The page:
Abused circus lions removed from Peru and Colombia

By April 30, 2016

An animal rights group has flown 33 lions rescued from circuses throughout Peru and Colombia to spend the rest of their lives on a reserve in Africa.

Animal Defenders International (ADI), the U.S.-based nonprofit organization leading the rescue, began its drive in February to raise $330,000 to fly the 33 lions to a private reserve in South Africa. ADI announced on Monday that it had raised the funds and a flight was scheduled for Friday.

“24 of the lions were rescued in surprise raids by ADI on circuses in Peru. They were living in deplorable conditions in cages on the backs of trucks,” the organization says on its website.

“Nine were voluntarily surrendered by a circus in Colombia. Almost all of the rescued lions have been mutilated to remove their claws, one has lost an eye, another is almost blind, and many have smashed and broken teeth so would not survive in the wild.”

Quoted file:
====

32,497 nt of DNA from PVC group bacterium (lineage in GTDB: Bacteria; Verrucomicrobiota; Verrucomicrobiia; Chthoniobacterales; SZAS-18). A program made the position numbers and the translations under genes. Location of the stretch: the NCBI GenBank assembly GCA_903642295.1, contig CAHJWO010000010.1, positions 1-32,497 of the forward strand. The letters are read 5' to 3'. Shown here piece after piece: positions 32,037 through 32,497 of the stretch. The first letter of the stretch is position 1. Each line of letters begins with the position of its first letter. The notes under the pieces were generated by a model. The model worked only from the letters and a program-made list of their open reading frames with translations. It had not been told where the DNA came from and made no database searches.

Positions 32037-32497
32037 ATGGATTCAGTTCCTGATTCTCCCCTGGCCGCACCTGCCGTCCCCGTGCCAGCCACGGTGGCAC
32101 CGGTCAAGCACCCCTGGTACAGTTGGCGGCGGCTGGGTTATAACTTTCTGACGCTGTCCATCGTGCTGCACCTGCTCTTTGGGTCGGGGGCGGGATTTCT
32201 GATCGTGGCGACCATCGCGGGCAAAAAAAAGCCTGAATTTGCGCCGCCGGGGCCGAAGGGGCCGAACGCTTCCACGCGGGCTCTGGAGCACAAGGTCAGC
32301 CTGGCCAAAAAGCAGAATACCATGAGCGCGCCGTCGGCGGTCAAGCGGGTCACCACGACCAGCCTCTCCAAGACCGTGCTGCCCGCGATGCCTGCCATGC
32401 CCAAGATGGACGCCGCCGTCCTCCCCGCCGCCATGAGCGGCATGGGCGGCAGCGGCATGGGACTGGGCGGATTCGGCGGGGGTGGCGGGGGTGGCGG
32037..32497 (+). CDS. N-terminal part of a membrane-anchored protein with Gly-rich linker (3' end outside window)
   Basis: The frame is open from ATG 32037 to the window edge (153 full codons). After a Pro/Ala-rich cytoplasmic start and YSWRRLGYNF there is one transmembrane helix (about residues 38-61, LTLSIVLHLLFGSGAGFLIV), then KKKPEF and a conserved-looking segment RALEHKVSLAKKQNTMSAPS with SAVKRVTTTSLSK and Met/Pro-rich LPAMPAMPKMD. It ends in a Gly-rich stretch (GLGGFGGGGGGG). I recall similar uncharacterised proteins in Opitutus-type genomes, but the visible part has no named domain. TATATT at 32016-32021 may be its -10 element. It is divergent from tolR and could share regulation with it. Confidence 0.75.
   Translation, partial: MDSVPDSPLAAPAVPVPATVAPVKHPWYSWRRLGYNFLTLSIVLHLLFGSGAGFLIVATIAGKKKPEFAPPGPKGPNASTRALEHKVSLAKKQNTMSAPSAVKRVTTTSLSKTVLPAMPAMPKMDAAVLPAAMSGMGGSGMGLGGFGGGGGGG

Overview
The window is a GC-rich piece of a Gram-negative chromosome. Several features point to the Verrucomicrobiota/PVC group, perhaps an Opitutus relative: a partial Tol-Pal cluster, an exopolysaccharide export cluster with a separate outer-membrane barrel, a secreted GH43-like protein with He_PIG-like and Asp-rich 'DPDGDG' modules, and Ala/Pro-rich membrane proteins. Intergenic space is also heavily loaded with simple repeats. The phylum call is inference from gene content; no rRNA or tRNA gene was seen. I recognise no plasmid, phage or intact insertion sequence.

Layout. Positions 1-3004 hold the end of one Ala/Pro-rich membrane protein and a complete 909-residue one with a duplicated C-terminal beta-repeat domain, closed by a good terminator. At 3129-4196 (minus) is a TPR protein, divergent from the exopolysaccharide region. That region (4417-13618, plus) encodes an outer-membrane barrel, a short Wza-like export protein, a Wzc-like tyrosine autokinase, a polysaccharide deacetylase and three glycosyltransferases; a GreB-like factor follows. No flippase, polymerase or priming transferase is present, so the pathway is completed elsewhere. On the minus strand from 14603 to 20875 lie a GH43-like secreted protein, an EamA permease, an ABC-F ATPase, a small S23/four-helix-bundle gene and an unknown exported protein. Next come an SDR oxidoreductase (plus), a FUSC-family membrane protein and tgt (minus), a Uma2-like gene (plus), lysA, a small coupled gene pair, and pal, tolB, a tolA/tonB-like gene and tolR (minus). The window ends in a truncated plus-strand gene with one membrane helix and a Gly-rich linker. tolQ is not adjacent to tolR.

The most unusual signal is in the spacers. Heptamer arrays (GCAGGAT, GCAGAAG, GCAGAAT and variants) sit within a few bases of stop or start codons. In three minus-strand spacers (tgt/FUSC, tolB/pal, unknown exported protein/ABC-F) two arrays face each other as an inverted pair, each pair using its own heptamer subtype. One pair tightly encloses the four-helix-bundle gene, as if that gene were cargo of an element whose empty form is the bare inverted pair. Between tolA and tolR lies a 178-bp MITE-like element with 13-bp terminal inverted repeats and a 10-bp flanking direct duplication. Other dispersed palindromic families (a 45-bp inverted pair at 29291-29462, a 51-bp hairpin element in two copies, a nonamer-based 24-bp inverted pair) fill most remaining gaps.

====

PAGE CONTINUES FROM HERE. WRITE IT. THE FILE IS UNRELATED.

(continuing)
A cargo plane will transport the nine lions from Bogota to Lima before all of them are flown to South Africa. The lions will live isolated from the wild at the Emoya Big Cat Sanctuary, where they will be progressively introduced to each other.

The circus raids in Peru were conducted throughout 2014 and 2015 in Lima, Arequipa, Cusco, Piura and Junin. Most of the animals were rescued before Peru passed a new animal cruelty law last November. Circus owners which display wild animals or others found guilty of mistreating animals will now be punished with three to five years in prison. The law includes exemptions for bullfighting and cockfighting.

Last week ADI flew a tiger named Hoover, a tiger rescued from a Piura circus to a sanctuary in Miami. In March 2015 the organization flew a spectacled bear to Colorado for rehabilitation before returning her to a reserve in Madre de Dios.


Massive lion airlift scheduled for April 29th (Animal Defenders International)

Help send them home! (Animal Defenders International)

Hoover flown to forever home in Florida (Animal Defenders International)

Más de 30 leones rescatados de circos son llevados a Sudáfrica (El Comercio)